My fight for life

Star ath­lete looks to Games af­ter beat­ing can­cer

Sunday Herald Sun - - NEWS - FIONA BYRNE

SHE is a high jumper, a fash­ion model and a role model, but Amy Pe­jkovic is, more than any­thing else, a fighter.

At 24 she has al­ready en­joyed her big­gest vic­tory — sur­viv­ing a brain tu­mour.

“I was prob­a­bly days away from dy­ing, that is what they (her doc­tor) said to me,” Pe­jkovic said.

Bat­tling a life-threat­en­ing tu­mour has not de­pleted her fight­ing spirit; rather, it has sim­ply made the girl­friend of GWS Giants player Adam Tom­lin­son set the bar higher. Her goals now in­clude rep­re­sent­ing Aus­tralia at the 2018 Com­mon­wealth Games on the Gold Coast and then the 2020 Tokyo Olympics.

“To make the Games af­ter what I have been through would be in­cred­i­ble,” the rep­re­sen­ta­tive of watch brand Longines said.

“I have al­ways wanted to in­spire young peo­ple, everyone goes through a lot but you can’t let it de­feat you.”

Pe­jkovic was di­ag­nosed with a 5cm tu­mour at the base of her brain in 2012, a day af­ter her 19th birth­day.

“In hind­sight I had been get­ting per­sis­tent headaches for years and never picked up on it,” she said.

“At one stage the headaches were daily, I was vom­it­ing at every train­ing ses­sion, I could not bal­ance prop­erly. I would try to walk through a door frame and just fall into the wall. I could not do any­thing prop­erly.

“I was mis­di­ag­nosed twice with a mid­dle ear in­fec­tion.”

Af­ter suf­fer­ing weeks of sear­ing pain at the base of her skull, an MRI scan re­vealed the tu­mour.

“Up un­til that point life had been pretty cruisy for me, but at that mo­ment ev­ery­thing went numb. I just went blank,” Pe­jkovic said.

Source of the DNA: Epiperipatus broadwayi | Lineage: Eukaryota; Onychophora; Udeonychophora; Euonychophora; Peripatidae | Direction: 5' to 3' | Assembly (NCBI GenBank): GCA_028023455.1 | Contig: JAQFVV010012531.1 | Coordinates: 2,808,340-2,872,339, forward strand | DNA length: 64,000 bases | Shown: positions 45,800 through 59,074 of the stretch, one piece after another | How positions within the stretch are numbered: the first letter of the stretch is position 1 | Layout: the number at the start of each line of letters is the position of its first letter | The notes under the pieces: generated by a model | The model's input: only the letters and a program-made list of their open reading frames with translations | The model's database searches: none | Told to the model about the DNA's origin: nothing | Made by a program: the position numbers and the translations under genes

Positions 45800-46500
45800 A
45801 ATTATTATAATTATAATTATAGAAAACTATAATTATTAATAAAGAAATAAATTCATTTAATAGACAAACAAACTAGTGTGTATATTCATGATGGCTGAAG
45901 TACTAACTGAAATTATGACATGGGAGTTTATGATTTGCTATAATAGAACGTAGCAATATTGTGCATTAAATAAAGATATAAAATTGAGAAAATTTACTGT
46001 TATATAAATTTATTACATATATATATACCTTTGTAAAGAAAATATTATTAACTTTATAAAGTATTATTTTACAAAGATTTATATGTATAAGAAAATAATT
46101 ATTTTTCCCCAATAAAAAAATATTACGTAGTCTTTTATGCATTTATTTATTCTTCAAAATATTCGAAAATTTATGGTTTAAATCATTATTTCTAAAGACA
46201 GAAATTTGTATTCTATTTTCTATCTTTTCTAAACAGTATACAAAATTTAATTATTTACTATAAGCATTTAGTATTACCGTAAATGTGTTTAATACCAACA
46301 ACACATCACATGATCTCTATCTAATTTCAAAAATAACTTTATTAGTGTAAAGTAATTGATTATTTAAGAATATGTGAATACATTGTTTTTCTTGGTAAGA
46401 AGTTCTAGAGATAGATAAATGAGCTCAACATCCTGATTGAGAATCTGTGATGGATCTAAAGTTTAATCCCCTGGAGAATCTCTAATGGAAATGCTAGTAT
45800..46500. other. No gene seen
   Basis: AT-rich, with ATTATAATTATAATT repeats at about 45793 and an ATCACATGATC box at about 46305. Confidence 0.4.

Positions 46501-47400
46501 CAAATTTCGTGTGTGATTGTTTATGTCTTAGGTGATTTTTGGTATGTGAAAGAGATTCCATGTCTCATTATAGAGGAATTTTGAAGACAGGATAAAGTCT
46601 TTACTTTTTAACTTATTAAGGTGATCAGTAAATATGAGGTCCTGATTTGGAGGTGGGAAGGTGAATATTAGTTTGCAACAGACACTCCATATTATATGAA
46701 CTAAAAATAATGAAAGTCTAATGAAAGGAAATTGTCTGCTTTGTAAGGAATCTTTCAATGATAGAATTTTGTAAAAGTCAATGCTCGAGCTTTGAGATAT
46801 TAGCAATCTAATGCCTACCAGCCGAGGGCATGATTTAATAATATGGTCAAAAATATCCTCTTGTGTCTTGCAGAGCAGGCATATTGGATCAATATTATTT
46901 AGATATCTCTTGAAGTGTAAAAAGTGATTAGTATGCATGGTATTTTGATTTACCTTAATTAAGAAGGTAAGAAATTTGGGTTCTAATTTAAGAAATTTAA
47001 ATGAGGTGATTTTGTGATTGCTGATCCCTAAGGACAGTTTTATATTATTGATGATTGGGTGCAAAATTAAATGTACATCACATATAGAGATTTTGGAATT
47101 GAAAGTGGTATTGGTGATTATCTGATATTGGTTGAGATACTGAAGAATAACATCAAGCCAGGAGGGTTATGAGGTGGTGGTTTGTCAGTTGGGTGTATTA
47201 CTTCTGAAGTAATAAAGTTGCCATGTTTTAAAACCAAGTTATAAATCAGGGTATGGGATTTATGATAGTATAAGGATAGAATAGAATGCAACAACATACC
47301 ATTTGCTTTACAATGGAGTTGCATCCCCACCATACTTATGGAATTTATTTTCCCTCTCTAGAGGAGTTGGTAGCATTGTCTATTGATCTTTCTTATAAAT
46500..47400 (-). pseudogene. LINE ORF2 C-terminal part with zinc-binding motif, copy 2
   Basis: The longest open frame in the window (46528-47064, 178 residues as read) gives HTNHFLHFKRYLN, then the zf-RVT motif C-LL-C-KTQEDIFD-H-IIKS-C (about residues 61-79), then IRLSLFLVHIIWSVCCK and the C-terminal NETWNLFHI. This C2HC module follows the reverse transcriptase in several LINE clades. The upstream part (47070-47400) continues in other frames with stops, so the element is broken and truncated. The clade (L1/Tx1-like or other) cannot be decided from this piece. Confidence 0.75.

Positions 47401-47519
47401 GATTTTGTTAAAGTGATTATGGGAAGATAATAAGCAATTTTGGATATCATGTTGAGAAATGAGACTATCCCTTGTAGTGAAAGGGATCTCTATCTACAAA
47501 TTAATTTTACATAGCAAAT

“All I could think of was that I was only 19, I still have so much left to do, I have so much left to give and I am not ready to die.”

Pe­jkovic said she used the fight­ing spirit that fu­elled her ath­let­ics ca­reer to com­bat the tu­mour.

“There was not one neg­a­tive thought that popped into my head,” she said. “I was up for the fight ... there was never a doubt in my mind that I would not be able to do it.” Two years af­ter her di­ag­no­sis Pe­jkovic was ranked No.2 in the high jump in Aus­tralia, but then she suf­fered a type of de­layed shock from her health or­deal.

“I was a com­plete mess, men­tally I could not get over what had hap­pened. I have been work­ing on my­self men­tally to fo­cus on the Games and put the past be­hind me, ac­cept it, and move for­ward,” she said.

Pe­jkovic cel­e­brated the five-year an­niver­sary of her surgery in Fe­bru­ary and now is on an­other count­down — the Com­mon­wealth Games are only 185 days away.

She will re­veal the of­fi­cial Longines Com­mon­wealth Games Count­down Clock in Bris­bane on Wed­nes­day, Oc­to­ber 11.

“Mak­ing the Aus­tralian team would mean the world to me,” Pe­jkovic said.


Amy Pe­jkovic and part­ner Adam Tom­lin­son of the GWS Giants; (inset) Pe­jkovic at the Fitzroy Gar­dens last week.

Newspapers in English

Newspapers from Australia

© PressReader. All rights reserved.